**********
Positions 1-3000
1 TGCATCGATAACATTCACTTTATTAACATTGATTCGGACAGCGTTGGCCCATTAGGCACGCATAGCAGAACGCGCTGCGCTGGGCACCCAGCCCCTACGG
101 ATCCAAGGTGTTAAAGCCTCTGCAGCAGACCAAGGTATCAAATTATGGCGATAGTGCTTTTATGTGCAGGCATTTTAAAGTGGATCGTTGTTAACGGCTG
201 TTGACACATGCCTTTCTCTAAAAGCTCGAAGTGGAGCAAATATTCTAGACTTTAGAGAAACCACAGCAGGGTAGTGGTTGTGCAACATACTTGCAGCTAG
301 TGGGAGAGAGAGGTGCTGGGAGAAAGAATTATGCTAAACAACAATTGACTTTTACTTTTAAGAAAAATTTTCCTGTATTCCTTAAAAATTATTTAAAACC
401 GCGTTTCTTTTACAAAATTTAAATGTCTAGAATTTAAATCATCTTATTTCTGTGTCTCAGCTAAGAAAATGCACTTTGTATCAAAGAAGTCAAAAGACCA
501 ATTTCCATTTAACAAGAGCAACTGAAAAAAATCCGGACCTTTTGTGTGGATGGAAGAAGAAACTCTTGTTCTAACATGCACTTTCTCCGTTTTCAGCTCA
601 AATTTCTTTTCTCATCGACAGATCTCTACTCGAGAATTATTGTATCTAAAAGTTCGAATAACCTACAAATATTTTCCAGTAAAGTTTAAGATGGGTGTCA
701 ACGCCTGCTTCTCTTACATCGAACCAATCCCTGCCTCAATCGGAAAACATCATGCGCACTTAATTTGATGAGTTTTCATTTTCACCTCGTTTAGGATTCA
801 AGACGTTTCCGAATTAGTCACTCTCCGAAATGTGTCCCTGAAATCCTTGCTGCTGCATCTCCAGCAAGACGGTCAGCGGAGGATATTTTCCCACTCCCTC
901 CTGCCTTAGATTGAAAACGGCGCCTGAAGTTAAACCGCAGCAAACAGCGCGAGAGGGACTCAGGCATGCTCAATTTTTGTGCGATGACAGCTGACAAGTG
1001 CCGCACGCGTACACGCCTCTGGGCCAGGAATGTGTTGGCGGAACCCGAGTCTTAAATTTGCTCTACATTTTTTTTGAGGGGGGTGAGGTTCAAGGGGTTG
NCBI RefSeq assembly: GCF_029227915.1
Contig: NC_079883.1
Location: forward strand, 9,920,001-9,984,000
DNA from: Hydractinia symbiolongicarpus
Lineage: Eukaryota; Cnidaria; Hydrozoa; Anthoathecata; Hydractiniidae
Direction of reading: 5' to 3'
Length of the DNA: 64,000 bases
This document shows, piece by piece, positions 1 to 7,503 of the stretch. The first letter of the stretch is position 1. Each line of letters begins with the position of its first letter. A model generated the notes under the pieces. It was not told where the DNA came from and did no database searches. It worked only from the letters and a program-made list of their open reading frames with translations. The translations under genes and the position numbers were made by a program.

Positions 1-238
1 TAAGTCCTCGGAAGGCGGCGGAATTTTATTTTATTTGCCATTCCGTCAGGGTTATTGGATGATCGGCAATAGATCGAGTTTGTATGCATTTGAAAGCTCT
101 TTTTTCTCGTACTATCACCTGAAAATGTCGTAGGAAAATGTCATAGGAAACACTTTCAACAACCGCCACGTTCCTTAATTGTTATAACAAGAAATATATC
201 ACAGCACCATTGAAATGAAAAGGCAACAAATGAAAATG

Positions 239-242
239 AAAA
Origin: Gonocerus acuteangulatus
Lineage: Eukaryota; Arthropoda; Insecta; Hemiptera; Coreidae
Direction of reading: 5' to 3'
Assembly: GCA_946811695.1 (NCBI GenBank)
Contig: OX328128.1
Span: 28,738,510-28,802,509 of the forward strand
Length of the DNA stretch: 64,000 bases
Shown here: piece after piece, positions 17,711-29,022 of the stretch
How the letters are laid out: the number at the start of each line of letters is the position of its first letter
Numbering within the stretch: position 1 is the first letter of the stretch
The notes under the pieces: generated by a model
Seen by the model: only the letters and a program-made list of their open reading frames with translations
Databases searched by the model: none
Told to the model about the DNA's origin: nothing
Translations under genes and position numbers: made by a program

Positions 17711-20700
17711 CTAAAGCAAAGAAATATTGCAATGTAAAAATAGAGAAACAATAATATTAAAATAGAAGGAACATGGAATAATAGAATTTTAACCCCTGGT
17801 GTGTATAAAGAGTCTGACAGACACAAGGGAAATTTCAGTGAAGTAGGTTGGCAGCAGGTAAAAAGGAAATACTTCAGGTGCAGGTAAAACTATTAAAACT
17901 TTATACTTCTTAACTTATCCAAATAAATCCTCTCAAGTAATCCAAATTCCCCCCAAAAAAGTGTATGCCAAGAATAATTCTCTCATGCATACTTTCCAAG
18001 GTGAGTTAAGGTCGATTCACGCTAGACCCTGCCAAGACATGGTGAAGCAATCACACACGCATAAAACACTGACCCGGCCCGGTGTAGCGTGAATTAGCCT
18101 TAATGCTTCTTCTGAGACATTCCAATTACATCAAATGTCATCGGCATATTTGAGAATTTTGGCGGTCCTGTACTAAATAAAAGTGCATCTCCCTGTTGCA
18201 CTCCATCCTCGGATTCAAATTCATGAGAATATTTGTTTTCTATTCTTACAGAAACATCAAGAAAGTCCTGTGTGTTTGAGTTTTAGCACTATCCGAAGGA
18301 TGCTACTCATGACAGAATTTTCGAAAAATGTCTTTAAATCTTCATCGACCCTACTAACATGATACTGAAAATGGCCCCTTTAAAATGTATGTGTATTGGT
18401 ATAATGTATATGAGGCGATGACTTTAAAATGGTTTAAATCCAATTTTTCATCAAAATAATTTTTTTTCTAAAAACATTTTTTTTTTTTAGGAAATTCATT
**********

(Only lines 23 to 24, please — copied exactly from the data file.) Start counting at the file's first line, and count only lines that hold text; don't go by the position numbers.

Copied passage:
101 TTTTTCTCGTACTATCACCTGAAAATGTCGTAGGAAAATGTCATAGGAAACACTTTCAACAACCGCCACGTTCCTTAATTGTTATAACAAGAAATATATC
201 ACAGCACCATTGAAATGAAAAGGCAACAAATGAAAATG